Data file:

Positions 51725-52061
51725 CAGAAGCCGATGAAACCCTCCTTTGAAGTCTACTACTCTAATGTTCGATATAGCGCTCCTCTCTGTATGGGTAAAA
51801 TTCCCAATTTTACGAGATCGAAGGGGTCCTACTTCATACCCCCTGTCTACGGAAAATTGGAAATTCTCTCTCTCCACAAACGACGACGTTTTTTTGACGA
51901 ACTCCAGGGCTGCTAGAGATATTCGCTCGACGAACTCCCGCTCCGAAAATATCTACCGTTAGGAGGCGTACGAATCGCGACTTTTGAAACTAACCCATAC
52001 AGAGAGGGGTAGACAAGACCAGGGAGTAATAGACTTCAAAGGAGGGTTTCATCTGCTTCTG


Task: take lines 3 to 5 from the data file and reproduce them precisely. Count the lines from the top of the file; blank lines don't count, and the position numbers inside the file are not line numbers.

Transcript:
51801 TTCCCAATTTTACGAGATCGAAGGGGTCCTACTTCATACCCCCTGTCTACGGAAAATTGGAAATTCTCTCTCTCCACAAACGACGACGTTTTTTTGACGA
51901 ACTCCAGGGCTGCTAGAGATATTCGCTCGACGAACTCCCGCTCCGAAAATATCTACCGTTAGGAGGCGTACGAATCGCGACTTTTGAAACTAACCCATAC
52001 AGAGAGGGGTAGACAAGACCAGGGAGTAATAGACTTCAAAGGAGGGTTTCATCTGCTTCTG